Gordinier then talks about how he spent some time in Prague, and how he listened to The Scorpions sing “Wind of Change” a million-jillion times. He ate dinner with ex-communists, and cited Gen X works like “The Good Soldier Svejk” as instrumental in the war against “totalitarian kitsch.” He then notes the irony in hindsight of wondering how people could ever place “comfort above principle.” This leads to Gordinier dropping perhaps the only truly memorable line in the entire book: “sometimes the best way to make people care about money is to give them some.”

I think you know what’s coming up here. The Dot.com boom goes off, and Gordinier talks about how many wilting Pearl Jam fans inched ever closing to fulfilling the “sum” - that is, a point of economic security where they could just slack off all day without having to worry about being evicted. He notes how the invasion of MBA capitalists forever changed how Silicon Valley operates; and just when it looks like Gordinier is going to have to open wide and swallow some crow, he decides to shift gears and instead rag the hell out of Gen Y.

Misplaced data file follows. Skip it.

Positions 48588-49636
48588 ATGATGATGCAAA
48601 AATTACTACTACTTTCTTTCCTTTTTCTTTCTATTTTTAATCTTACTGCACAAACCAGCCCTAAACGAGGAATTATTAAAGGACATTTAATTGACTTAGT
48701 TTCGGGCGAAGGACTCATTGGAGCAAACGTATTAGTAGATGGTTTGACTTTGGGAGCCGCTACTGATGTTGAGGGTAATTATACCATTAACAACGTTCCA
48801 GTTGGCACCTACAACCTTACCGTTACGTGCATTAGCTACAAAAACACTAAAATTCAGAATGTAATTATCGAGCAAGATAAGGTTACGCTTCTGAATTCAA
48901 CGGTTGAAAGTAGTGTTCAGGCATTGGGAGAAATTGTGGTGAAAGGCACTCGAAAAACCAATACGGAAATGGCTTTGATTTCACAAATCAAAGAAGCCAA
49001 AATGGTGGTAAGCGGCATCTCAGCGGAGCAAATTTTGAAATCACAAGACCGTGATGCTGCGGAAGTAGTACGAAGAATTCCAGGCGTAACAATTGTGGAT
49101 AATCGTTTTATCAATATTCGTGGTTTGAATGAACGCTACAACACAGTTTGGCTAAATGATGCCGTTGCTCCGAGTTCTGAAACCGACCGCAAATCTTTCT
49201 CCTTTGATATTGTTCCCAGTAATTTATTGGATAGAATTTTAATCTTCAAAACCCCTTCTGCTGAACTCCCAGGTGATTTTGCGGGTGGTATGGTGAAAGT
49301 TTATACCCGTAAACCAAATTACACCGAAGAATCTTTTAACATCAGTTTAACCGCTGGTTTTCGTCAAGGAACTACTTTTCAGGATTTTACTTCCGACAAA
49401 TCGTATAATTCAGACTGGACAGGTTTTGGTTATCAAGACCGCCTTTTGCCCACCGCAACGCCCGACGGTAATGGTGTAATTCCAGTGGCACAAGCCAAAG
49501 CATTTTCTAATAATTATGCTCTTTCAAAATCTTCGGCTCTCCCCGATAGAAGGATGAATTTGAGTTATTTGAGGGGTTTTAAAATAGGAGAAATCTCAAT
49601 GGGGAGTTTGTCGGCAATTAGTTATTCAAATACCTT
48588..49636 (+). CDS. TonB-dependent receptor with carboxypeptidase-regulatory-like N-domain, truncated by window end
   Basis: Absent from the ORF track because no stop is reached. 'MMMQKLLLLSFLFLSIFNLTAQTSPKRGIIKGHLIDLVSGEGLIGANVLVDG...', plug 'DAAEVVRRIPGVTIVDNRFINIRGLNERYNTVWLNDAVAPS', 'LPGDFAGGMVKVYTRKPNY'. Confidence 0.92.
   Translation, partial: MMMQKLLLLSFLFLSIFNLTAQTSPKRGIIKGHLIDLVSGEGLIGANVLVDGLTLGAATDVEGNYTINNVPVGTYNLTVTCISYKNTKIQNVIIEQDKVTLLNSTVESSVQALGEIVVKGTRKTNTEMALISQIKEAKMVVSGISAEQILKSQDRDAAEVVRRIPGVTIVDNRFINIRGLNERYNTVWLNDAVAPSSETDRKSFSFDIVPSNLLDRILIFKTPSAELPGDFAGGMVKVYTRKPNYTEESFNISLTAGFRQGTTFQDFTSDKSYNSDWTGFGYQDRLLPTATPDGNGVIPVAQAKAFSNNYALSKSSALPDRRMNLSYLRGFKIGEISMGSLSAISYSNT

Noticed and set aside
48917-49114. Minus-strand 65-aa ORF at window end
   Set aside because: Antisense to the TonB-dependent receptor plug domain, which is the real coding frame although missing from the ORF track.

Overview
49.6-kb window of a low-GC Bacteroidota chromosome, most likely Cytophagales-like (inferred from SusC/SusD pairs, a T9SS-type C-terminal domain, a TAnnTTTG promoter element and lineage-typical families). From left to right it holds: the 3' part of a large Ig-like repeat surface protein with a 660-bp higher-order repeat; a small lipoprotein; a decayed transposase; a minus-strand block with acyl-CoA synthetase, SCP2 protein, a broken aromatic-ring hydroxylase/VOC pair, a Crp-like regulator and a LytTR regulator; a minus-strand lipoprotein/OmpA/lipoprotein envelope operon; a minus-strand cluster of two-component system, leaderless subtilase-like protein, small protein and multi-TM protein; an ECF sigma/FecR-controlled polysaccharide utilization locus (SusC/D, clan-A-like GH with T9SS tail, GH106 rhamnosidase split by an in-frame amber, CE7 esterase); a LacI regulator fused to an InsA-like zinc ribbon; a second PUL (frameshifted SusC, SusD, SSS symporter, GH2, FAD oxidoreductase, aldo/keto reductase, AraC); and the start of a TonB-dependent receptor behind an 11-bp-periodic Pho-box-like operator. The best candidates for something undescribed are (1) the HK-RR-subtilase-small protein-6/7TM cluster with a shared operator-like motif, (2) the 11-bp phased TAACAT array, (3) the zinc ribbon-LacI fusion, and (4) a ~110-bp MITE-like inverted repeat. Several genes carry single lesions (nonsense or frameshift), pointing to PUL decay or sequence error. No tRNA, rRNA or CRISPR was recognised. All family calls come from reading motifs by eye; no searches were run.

He calls the millennials both a caste system where “idiots rule” and a “monoculture” of the vapid. Thanks to already-irrelevant cultural texts like the Backstreet Boys, Paris Hilton and Us Weekly, he claims that ours is a generation of narcissistic brats without any inkling of what “soul” feels like or resembles. There’s a great segment where he blasts Good Charlotte for being a band lacking any “iconoclastic purpose” - this, after he spent the first fifty pages of the book explaining how great bands like Nirvana were because their music was so apolitical and asocial. And then, there’s his tirade against “American Idol,” which culminates with the author listing shit acts like The White Stripes, Cat Power, Los Lobos and Aimee Mann as “American originals” alongside Robert Johnson and Miles goddamn Davis. No, seriously.